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Proceedings Paper

Approaching the nano world
Author(s): Andreas Stemmer; Heiko Jacobs; Helmut F. Knapp
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Paper Abstract

At the interface of micro and macro world, vision plays a fundamental role in localizing targets and positioning micro- or nanorobots relative to them. Traditionally, far- field optics are used to achieve this task. However, in most practical applications optical diffraction limits resolution to the micrometer-range although image processing may provide us relative accuracies on the order of several nanometers in a few special cases. At ambient pressure, capillary condensation of water vapor severely hampers reproducible and reversible manipulations of micrometer- sized or smaller objects since the resulting adhesive forces between tool and object easily exceed the object's weight. The size of objects also dictates the useful dimensions of sensors and actuators and generally necessitates integration of several sensing and/or actuation functions into a single device. To overcome above mentioned difficulties in accessing the micro and nano world, sensing and actuating principles derived from scanning probe microscopies such as atomic force or optical near-field provide us with the necessary extension of the capabilities offered by traditional far-field systems. A fluid environment also prevents those hard-to-control effects of capillary forces.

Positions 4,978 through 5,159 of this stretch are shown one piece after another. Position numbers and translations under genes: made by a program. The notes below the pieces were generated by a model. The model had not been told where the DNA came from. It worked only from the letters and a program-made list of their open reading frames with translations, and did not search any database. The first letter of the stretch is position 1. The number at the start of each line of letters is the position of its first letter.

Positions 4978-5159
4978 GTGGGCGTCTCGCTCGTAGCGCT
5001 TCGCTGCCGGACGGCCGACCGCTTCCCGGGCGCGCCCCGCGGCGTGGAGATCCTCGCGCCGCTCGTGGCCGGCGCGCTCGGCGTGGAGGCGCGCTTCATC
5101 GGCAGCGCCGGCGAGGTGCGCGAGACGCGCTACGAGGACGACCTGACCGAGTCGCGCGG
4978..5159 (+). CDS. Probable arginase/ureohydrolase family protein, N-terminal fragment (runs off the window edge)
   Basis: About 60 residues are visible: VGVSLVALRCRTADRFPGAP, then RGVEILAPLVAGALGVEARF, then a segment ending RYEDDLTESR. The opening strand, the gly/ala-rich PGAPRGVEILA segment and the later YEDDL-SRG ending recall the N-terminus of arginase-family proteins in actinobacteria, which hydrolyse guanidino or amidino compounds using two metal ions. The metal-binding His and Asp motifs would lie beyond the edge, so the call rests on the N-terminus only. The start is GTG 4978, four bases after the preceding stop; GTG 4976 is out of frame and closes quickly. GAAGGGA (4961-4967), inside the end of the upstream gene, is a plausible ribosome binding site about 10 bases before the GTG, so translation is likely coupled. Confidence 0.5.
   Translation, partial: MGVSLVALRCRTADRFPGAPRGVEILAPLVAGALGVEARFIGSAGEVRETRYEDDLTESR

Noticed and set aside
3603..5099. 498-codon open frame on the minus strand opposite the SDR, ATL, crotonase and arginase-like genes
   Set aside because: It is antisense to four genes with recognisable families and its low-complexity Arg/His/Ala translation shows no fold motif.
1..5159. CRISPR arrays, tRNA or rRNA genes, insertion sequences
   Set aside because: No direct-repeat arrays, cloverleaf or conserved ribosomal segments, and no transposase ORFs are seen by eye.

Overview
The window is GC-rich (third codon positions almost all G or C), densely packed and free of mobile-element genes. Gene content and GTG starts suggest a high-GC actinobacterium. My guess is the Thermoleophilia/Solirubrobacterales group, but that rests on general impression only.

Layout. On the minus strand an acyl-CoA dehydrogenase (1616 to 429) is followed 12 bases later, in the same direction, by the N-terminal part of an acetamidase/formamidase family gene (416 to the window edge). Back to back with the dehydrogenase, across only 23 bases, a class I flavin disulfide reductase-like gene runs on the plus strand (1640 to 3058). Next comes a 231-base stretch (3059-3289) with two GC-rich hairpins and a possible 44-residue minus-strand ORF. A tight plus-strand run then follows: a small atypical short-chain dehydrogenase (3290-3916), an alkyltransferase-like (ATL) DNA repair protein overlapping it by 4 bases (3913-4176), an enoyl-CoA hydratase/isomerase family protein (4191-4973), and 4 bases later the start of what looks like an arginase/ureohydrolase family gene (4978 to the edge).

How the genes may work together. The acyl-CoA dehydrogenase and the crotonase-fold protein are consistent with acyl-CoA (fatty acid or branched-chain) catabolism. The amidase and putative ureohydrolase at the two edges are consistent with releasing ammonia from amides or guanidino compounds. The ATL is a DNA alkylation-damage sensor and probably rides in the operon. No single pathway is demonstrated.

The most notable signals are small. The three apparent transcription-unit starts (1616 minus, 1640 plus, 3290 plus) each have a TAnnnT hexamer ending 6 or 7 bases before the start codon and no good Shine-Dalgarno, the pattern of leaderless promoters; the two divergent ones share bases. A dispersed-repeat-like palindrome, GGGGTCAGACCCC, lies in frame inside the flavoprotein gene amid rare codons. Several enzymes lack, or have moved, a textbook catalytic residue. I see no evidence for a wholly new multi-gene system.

Paper Details

Date Published: 11 December 1996
PDF: 6 pages
Proc. SPIE 2906, Microrobotics: Components and Applications, (11 December 1996); doi: 10.1117/12.260631
Show Author Affiliations
Andreas Stemmer, Swiss Federal Institute of Technology Zurich (Switzerland)
Heiko Jacobs, Swiss Federal Institute of Technology Zurich (Switzerland)
Helmut F. Knapp, Swiss Federal Institute of Technology Zurich (Switzerland)

Published in SPIE Proceedings Vol. 2906:
Microrobotics: Components and Applications
Armin Sulzmann, Editor(s)

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